4) any executive would be bound by collective responsibility and not comprised of quasi autonomous barons. That exedcutive would need to submit a program for government and its make up to the assembly for approval by weighted majority to ensure community balance. The largest party to vote against this would then form the official opposition.

    5) any executive action which steps outside the approved program would require a weighted majority to be carried. All other decissions can be taken by simple majority.

    5) the leader of the largest party within the executive would be First Minister, the leader of the second largest party would be his or her deputy. The roles and responsibilities of FM/ DFM would be defined within the program.

    Strand One in 5 simple steps.

  8. Could all you would-be sytem designers come up with a mechanism of how to get face to face talks started.
    That would be impressive!

  9. “(bringing together the Irish Guards and the RIR)”

    You obviously know little abouth the structure of the Brtish Army, to lump a ‘chippie’ infantry regiment in th same brigade as a Guards regiment would be unthinkable within army cirlcles! Any way, the irish guards main recruitment areas are liverpool, birmingham and london. There are reletivly few irish/norn irish men within the ranks.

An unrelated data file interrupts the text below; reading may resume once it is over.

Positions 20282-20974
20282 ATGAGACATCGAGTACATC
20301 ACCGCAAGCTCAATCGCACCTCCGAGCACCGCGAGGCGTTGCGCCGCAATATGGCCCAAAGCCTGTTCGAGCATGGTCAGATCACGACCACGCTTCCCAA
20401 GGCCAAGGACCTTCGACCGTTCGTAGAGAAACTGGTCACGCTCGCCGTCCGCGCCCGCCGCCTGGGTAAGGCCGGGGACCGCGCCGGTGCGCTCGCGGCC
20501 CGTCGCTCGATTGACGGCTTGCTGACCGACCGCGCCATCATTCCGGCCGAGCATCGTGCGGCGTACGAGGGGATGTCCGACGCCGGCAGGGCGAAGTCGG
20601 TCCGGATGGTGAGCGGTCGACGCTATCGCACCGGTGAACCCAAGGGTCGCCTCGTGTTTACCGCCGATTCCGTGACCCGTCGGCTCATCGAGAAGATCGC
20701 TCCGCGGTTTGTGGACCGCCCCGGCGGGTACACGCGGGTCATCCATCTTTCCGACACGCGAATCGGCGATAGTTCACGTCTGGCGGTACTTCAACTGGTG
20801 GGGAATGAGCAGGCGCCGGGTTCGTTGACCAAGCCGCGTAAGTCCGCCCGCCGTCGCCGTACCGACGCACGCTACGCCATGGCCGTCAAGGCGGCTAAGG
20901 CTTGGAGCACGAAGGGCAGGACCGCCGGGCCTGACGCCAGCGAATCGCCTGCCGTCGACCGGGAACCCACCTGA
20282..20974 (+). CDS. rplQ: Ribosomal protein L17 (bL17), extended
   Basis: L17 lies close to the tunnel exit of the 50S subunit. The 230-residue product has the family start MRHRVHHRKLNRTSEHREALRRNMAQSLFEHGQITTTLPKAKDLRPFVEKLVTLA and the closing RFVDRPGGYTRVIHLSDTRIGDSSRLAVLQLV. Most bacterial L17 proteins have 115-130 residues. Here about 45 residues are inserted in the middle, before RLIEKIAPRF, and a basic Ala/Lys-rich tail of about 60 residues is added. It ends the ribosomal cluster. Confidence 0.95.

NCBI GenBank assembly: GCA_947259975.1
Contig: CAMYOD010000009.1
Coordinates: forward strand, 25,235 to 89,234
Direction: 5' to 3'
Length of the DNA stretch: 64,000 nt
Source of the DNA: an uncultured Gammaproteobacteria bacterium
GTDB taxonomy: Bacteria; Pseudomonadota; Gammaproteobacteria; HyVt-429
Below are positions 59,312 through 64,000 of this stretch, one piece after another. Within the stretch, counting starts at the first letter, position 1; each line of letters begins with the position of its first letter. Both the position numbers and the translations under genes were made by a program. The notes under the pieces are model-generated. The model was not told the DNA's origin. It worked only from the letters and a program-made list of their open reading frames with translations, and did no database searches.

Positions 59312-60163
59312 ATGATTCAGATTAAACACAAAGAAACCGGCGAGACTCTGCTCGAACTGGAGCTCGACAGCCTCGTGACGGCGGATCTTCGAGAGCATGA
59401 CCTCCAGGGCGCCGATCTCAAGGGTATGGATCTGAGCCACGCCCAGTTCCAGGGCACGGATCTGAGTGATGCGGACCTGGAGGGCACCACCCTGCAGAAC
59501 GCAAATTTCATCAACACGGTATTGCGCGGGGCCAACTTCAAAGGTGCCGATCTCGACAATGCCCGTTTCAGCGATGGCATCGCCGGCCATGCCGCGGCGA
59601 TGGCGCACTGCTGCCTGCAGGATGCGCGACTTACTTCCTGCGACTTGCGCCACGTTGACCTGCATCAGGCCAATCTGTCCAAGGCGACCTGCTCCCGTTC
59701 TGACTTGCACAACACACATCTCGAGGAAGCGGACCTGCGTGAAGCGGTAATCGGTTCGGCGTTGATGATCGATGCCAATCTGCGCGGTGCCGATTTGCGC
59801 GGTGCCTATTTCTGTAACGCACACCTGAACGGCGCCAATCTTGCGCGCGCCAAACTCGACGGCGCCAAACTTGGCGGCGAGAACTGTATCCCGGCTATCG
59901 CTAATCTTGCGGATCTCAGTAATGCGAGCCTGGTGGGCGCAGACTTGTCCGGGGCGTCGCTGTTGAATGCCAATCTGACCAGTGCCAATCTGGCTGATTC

Just pointing out a few holes in the idea there!

  10. “2) the removal of sectarian designation of said members.”

    I don’t think that’s realistic. It didn’t take the GFA for people to start considering themselves as “them and us” in the first place.

  11. jamesd,

    thanks for the learned opinion. I guess we’ll have to scrape together the third battalion of the northern irish brigade where we can – although the snobbery of the guards doesn’t seem to have prevented them from joining armoured brigades with non-guard infantry battalions in germany and iraq in recent years. and regarding recruitment a dublin recruited guardsman was recently buried in the republic (with IDF (FCA) and British Army representation at the funeral). Not sure where he signed up. liverpool perhaps?

    anyway I still think it’s a spiffing idea. solves the DUP problem and provides a local entity which interlocks neatly with the republic’s set-up and one with which we could all hopefully identify.

  12. Brian Boru

    but the Belfast Agreement institutionalised it.


    as far as I know you can sign up for the Irish Guards (and any other regiment) in Holywood, Ballymena or Lisburn. I suspect you can do it on-line if you wish. A much simpler proposal would be to merge the Home Service Batalions into a new second batalion of the RIR available for world wide service. This would satisfy the Armys’ current demand for larger regiments. Each batallion could then be based in NI along with the third proposed peacetime batalion. No need to “interlock neatly with the republic’s set-up” IMHO.